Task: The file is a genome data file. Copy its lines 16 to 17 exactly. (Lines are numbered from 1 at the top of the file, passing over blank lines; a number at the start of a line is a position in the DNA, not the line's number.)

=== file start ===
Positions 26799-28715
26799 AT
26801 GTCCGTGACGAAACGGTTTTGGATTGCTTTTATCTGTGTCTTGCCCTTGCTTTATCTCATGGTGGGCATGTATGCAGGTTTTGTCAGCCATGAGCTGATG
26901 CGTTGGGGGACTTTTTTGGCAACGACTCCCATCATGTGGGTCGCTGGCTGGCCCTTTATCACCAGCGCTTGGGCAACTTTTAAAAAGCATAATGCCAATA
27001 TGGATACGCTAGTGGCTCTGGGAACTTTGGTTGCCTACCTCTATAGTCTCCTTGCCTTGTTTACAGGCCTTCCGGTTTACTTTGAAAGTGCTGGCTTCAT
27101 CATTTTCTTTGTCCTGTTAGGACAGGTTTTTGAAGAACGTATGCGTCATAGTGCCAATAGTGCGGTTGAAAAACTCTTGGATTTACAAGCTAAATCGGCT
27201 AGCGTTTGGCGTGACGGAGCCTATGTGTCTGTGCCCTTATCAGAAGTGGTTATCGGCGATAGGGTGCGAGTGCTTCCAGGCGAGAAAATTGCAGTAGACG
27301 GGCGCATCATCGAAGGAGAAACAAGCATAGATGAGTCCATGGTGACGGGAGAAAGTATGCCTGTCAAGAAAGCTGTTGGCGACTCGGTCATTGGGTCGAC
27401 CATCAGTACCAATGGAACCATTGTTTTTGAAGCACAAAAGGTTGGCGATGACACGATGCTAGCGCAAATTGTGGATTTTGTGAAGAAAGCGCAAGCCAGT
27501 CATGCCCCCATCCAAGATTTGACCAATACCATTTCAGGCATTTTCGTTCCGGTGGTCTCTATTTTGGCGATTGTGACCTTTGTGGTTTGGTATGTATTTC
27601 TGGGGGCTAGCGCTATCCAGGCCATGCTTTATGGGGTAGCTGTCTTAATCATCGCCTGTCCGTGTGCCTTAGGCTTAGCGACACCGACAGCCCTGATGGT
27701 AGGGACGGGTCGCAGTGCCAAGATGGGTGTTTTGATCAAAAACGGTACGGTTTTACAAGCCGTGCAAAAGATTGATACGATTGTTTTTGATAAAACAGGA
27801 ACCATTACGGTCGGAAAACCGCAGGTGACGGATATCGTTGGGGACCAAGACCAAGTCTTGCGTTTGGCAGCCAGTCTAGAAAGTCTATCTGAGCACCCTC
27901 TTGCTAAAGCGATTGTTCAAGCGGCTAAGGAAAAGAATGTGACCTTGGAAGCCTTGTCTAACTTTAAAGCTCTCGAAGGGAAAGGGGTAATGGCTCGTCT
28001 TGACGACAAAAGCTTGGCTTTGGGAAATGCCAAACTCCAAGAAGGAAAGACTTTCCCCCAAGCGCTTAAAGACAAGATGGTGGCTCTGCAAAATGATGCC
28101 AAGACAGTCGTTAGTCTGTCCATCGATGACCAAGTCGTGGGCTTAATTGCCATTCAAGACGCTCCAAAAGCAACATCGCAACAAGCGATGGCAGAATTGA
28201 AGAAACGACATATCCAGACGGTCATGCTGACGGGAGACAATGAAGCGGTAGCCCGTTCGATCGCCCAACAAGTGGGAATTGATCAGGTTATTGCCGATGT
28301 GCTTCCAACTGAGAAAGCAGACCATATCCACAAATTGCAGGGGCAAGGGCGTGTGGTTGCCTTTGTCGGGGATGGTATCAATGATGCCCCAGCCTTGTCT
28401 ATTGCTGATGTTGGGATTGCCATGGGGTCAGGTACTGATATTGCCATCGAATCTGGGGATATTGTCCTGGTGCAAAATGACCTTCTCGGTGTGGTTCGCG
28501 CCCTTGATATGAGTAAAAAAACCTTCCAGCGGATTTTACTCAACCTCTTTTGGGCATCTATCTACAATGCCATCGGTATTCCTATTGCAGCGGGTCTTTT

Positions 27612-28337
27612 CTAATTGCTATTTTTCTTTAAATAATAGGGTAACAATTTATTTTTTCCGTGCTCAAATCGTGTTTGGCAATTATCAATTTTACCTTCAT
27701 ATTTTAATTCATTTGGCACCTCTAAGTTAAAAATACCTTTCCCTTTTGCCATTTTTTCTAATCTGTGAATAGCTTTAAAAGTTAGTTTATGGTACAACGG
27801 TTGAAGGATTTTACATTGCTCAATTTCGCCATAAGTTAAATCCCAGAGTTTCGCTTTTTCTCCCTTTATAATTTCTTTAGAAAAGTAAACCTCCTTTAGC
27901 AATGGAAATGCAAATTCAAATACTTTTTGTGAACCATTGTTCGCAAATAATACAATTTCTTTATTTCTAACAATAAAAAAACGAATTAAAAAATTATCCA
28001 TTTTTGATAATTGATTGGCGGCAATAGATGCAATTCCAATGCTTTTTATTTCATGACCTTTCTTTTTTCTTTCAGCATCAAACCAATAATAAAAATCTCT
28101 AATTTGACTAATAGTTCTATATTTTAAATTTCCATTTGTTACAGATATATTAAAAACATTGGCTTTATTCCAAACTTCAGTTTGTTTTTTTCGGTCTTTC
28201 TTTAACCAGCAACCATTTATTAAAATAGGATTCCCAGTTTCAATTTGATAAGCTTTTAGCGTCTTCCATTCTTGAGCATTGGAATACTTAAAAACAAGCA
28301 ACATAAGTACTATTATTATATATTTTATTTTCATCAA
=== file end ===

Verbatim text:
28101 AAGACAGTCGTTAGTCTGTCCATCGATGACCAAGTCGTGGGCTTAATTGCCATTCAAGACGCTCCAAAAGCAACATCGCAACAAGCGATGGCAGAATTGA
28201 AGAAACGACATATCCAGACGGTCATGCTGACGGGAGACAATGAAGCGGTAGCCCGTTCGATCGCCCAACAAGTGGGAATTGATCAGGTTATTGCCGATGT